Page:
- All dancers should practice social distancing when performing wherever they are. Barres should be cleansed with sanitary wipes after dance classes.
- Color guards should comply with these recommendations for their practices and regarding shared implements.
- Ticket sales for sporting events and performances should be limited to immediate family members of participants.
- Social distancing of spectators should be encouraged.
- Sideline staff should be limited to essential personnel.
- Concessions should be easy to distribute quickly so that concession lines are kept to a minimum.
- In communities where transmission of COVID-19 is sustained, choir rehearsals should not resume because high rates of transmission have been documented between grouped singers.
- Indoor wind and brass instrument rehearsals should not resume until more information is available about transmission during the playing of wind and brass instruments.
- Outdoor wind and brass instrument rehearsals should comply with social distancing recommendations for bands.
- Band choreography, drumline, and color guard spacing should take into consideration social distancing recommendations. Students participating in these activities should wear face coverings when unable to maintain social distance and when not performing.
Classroom arrangement, use of large spaces, and assemblies:
- Classrooms should be arranged to maximize social distancing.
- Large spaces, where social distancing can be practiced, should be used for meetings and proctored testing. Microphones should be utilized during question and answer sessions.
- All assembly content should be broadcast to homerooms.
- On-line school opportunities for immunosuppressed students to learn and immunosuppressed faculty to teach should be increased.
- On-line accommodations should be examined for students who are quarantined. Preparations should be made for facility closure and an abrupt return to distance learning.
- Options should be assured for on-campus or alternative site video education for students in home situations that cannot support distance learning. Special education teachers should be proactively engaged to determine how best to include students with special needs in distance learning activities.
Play and social times: It is important that students play for their physical, social, and psychological development. Wash toys frequently. Wipe down handles on play equipment, swings, and balls with sanitary wipes frequently.
Hunger: Lack of access to food continues to be a major issue during the COVID-19 pandemic. Parents who have never faced the need for assistance are still learning how to navigate through unemployment and mounting debt. Educate teachers and parents regarding signs that students may be starving. A student who is starving may ask about food frequently, hoard food and snacks to eat later or share with siblings, be inattentive or hyperactive, and have emotional swings. Some may have lost the lustrous appearance and may appear thin. Schools should provide lists of resources for families in need.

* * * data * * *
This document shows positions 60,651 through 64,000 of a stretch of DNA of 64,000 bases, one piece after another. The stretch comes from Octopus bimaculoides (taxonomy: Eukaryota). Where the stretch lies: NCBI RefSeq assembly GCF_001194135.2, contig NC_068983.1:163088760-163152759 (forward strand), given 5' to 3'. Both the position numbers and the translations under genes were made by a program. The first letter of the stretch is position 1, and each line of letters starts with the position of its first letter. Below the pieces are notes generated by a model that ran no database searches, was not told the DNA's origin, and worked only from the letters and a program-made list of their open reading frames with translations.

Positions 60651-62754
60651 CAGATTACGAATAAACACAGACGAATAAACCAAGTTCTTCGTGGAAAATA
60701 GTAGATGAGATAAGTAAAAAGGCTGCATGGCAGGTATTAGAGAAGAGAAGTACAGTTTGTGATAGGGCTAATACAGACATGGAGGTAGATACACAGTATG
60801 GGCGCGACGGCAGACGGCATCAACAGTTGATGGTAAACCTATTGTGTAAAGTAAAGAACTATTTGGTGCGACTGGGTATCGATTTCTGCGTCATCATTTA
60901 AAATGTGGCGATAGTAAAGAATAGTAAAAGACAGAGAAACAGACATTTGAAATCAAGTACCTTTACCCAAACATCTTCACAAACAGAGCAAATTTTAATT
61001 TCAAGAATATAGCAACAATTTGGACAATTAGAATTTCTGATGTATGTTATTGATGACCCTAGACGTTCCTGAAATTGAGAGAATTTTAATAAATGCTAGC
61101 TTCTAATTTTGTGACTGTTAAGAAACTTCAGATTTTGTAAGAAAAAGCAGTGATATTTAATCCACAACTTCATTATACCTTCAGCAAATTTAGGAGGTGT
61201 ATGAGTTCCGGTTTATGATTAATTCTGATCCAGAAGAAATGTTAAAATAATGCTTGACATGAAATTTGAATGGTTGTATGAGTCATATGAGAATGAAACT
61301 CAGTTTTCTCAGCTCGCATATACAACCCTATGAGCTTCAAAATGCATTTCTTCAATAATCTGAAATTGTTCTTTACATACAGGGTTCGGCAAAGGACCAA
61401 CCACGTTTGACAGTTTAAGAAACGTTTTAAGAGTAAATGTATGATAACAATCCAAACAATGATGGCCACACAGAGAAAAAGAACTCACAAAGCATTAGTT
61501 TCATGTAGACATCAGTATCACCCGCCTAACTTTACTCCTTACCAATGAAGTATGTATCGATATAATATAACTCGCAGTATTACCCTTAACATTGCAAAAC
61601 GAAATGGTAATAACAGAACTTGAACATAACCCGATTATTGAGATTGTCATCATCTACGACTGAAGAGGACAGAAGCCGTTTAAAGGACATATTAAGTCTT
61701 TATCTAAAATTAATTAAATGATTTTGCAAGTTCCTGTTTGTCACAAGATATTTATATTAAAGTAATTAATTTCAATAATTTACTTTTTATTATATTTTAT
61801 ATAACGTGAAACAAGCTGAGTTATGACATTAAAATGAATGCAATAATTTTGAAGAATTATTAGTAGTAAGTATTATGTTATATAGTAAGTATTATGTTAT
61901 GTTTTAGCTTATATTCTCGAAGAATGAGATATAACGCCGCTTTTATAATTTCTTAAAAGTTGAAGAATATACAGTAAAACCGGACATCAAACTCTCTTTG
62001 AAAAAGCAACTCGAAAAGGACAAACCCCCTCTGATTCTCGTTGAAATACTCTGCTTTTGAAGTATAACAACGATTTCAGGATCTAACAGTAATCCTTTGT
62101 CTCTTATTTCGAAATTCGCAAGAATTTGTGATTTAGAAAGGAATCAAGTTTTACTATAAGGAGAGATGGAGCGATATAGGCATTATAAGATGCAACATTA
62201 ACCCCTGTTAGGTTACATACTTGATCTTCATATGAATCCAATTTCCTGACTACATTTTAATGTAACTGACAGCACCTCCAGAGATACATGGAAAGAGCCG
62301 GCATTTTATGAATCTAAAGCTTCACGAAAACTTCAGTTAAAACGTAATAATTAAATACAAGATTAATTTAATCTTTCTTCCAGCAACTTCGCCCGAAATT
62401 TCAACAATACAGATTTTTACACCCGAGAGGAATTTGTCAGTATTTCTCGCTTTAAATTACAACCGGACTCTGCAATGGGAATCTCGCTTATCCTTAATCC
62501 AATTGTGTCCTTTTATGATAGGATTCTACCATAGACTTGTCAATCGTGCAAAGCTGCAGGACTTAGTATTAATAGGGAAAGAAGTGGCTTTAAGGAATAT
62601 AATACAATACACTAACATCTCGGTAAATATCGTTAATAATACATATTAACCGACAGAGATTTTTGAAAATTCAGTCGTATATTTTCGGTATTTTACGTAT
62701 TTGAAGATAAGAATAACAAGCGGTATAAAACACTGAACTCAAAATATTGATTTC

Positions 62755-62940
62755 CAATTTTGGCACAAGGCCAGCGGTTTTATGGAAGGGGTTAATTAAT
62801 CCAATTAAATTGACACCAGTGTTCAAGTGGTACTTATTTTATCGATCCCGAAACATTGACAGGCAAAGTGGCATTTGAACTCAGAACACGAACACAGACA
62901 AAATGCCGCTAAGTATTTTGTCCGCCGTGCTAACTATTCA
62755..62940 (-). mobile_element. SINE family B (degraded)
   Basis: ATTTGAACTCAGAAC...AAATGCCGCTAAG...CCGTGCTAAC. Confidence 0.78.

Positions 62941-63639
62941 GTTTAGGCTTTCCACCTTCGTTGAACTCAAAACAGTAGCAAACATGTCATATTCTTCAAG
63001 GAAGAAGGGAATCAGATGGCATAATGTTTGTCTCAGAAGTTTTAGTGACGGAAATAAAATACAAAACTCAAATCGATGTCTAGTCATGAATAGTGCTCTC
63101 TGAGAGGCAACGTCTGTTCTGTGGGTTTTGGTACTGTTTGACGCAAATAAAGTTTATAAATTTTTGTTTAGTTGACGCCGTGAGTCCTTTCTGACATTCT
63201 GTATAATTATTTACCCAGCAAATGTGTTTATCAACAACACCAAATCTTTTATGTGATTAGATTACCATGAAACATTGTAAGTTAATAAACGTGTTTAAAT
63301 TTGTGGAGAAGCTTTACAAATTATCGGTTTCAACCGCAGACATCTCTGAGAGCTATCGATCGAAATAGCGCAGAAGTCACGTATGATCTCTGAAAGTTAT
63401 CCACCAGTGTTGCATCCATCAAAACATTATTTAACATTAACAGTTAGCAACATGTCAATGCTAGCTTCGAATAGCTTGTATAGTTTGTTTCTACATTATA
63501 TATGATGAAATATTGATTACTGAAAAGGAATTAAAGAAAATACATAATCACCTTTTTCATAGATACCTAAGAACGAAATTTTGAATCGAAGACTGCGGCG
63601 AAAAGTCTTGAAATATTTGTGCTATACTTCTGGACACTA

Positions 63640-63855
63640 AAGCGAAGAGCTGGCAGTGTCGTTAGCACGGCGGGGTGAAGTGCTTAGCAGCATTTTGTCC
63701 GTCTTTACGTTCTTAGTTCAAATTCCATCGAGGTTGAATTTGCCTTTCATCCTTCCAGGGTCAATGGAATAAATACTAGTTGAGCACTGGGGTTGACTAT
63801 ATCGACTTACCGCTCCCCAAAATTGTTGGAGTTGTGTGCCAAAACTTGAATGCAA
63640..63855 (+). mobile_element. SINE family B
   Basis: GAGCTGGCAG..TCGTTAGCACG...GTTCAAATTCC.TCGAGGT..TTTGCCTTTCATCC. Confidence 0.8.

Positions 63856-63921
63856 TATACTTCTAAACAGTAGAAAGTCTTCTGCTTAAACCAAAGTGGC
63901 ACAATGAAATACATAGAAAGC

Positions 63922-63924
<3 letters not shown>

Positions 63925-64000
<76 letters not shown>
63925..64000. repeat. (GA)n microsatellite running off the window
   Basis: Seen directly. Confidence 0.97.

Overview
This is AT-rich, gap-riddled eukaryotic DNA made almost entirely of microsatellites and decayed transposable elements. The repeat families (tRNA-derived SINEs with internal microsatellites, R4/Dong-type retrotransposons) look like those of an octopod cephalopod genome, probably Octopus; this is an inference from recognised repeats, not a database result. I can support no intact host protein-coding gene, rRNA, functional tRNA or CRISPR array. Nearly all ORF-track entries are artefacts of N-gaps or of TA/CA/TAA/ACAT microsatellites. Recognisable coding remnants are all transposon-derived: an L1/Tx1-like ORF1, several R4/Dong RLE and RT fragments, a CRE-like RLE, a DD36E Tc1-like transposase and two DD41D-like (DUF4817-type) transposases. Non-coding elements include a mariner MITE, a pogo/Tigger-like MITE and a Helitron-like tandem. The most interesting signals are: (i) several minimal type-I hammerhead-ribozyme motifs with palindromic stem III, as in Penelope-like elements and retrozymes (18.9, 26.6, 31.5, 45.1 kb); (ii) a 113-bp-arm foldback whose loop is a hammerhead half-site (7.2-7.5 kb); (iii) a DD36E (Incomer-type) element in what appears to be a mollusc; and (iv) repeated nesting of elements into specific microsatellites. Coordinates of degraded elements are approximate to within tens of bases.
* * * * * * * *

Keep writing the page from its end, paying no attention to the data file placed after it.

Emotional and mental health: Students are dealing with extremes of anxiety, frustration, isolation, and uncertainty during the COVID-19 pandemic. Many students have had obstacles that prevent social and physical outlets to diffuse these. Some are grieving the loss of family, friends, and an accustomed way of life. Students may act out, withdraw, show diminishing school performance, have uncharacteristic emotional displays of anger and frustration, or try to self-medicate when experiencing depression and anxiety. Increase staffing to provide emotional and mental health support to students. Screen frequently and proactively for signs of depression and suicidal ideation.
Child maltreatment: During these extremely difficult times of isolation, financial strain, insufficient resources, and parental exhaustion; child maltreatment has reached epidemic proportions. Report any concerns for child maltreatment to appropriate authorities and immediately refer students for evaluation and treatment.
Get to know Marc Mazade, M.D.
I went into infectious diseases because my infectious diseases professors were among the most passionate doctors and teachers who invested in medical students and residents.
When I got into infectious diseases fellowship and received that one-on-one training on a daily basis, my career started blossoming. Everything started coming together. My professors challenged me to keep reading, thinking, and researching, while instilling in me the quiet patience that's required to keep digging via a friendly conversation with kids and their families to uncover a potential diagnosis that might explain an illness.
Kids are fun to treat, because they aren't weighed down by a life of poor health decisions that compromise their chances of getting better. It makes me feel great to see kids get well and back to living the lives they love - playing with toys, going to school, drawing and painting, or participating in dance, sports, band, choir, youth group, or just spending enriching time with their families and friends.
I like mentoring upper level medical students and helping them develop their knowledge of infections that are common in children. They often remember things that I've forgotten. When I'm not at Cook Children's, I love working on my tennis serve and backhand, fishing the abundant lakes, streams and bays of the region, and turning the pages of a well written medical mystery novel.